telephone networks play vital roles in society. But large structures and networks are seldom arranged to allow access by poor people in isolated regions. Banny Banerjee, director of Stanford University’s ChangeLabs design institute, cites India as an example. The country is becoming increasingly wealthy, and its city dwellers are enjoying a higher standard of living, but the most basic services—electricity, clean drinking water, health care and banks—remain unavailable to those living in villages. “Something about our current systems is just not percolating down to them,” he observes.

Banerjee works to harness design in the service of sustainable change. One scheme he’s involved in is the 100L Water Project. Women in rural India walk an average of 10,000 miles a year fetching water, which is often polluted. But Banerjee is working with students and local communities to design a special sink and solar pump for purifying rainwater. He aims to make the system cheap enough that every low-income family will be able to afford one, which would supply access to at least 25 gallons of water a day. The device will save women lots of time they can use on more productive activities.

Banerjee is enthusiastic about the system, which is small and cheap but capable of effecting great change. The project, which brings together solar energy and water purification on a micro scale to give poor families access to water, is rooted in an entirely new design philosophy, he says. Designers are increasingly marrying disparate areas of expertise, like water, energy, IT and financial systems, with the aim of bringing about positive change (see box on the previous page). ‘There are many microproducts you can develop around this way of thinking,” Banerjee says. “And these products can be designed for an enormous scale.

One of the first products to reveal miniaturization’s potential impact was microcredit. In the 1970s, wishing to provide financing for people without access to commercial banks, microcredit’s creator, Muhammad Yunus, devised a system of microloans. The average amount loaned by his Grameen Bank in Bangladesh is $200. Yunus’ service gave poor entrepreneurs access to a resource that had been out of reach and prefigured the microrevolution.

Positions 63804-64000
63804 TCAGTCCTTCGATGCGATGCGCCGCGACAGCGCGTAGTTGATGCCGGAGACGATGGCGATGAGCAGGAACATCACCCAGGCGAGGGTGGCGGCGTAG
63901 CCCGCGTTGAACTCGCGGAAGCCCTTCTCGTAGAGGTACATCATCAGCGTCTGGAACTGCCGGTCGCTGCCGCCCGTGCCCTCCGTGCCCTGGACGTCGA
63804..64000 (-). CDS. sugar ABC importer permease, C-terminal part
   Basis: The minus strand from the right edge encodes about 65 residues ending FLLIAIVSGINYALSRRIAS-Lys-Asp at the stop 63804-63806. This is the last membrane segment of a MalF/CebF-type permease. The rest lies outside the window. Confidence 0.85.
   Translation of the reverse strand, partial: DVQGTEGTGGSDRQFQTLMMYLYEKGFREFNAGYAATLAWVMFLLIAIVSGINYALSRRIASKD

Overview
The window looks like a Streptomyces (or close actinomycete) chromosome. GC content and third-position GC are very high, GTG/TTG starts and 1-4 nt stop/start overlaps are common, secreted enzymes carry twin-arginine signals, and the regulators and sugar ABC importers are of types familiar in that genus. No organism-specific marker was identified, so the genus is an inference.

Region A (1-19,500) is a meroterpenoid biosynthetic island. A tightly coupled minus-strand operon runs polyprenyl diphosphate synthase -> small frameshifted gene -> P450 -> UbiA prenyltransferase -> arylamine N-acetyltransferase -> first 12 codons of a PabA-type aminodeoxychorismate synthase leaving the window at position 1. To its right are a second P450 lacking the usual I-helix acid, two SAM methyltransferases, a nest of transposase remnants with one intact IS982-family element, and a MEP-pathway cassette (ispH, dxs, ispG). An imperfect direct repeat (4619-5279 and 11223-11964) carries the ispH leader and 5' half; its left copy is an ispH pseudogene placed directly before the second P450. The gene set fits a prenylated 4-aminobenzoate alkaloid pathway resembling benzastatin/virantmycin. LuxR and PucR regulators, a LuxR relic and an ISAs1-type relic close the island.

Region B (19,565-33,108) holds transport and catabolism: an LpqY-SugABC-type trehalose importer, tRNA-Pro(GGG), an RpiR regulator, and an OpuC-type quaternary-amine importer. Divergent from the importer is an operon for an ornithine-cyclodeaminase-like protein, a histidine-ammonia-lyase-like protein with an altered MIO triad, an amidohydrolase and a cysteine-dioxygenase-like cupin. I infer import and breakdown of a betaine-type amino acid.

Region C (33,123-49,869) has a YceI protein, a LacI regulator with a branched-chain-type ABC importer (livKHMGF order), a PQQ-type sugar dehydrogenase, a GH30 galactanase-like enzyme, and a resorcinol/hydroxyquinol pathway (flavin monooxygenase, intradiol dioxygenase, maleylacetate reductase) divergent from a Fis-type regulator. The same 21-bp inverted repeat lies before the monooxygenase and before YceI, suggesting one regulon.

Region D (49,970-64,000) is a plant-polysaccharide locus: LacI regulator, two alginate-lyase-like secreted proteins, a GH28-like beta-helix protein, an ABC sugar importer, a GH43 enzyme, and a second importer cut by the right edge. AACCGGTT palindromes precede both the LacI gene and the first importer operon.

Back at the dawn of microcredit, offering products on a micro scale was much more limited. The cell phones used today by people without bank accounts to make payments in Kenya and Tanzania didn’t exist. And consider revolutionary new companies like Sasa Afrika, which helps women in Kenya sell handmade baskets and jewelry online using their cell phones. Once these women sell enough, they can make shipment arrangements online. Payment also takes place by phone. At a stroke, the world has become their marketplace.

Yunus is aware of the spectacular potential inherent in the new situation. “The new IT can promote self-employment among the poor,” he wrote in his 2007 book, Creating a World without Poverty, “liberating them from reliance on corporate employers or government make-work programs and unleashing their creativity, energy and ­productivity.” Tonee Ndungu is living proof. The young Kenyan entrepreneur aims to replace schoolbooks with a microtablet—a simple computer containing all a student’s textbooks in digital form. Since the tablet has no other function, Ndungu has calculated that it can be produced for $10. He’s attempting to drum up financing on crowdfunding websites.

As sophisticated technologies get cheaper, innovation becomes more accessible, Zolli observes. It’s not just computer nerds in university labs who come up with inventions these days but creative people like Ndungu who live in developing countries and have no educational qualifications. ‘This is a hugely democratizing trend,” he says.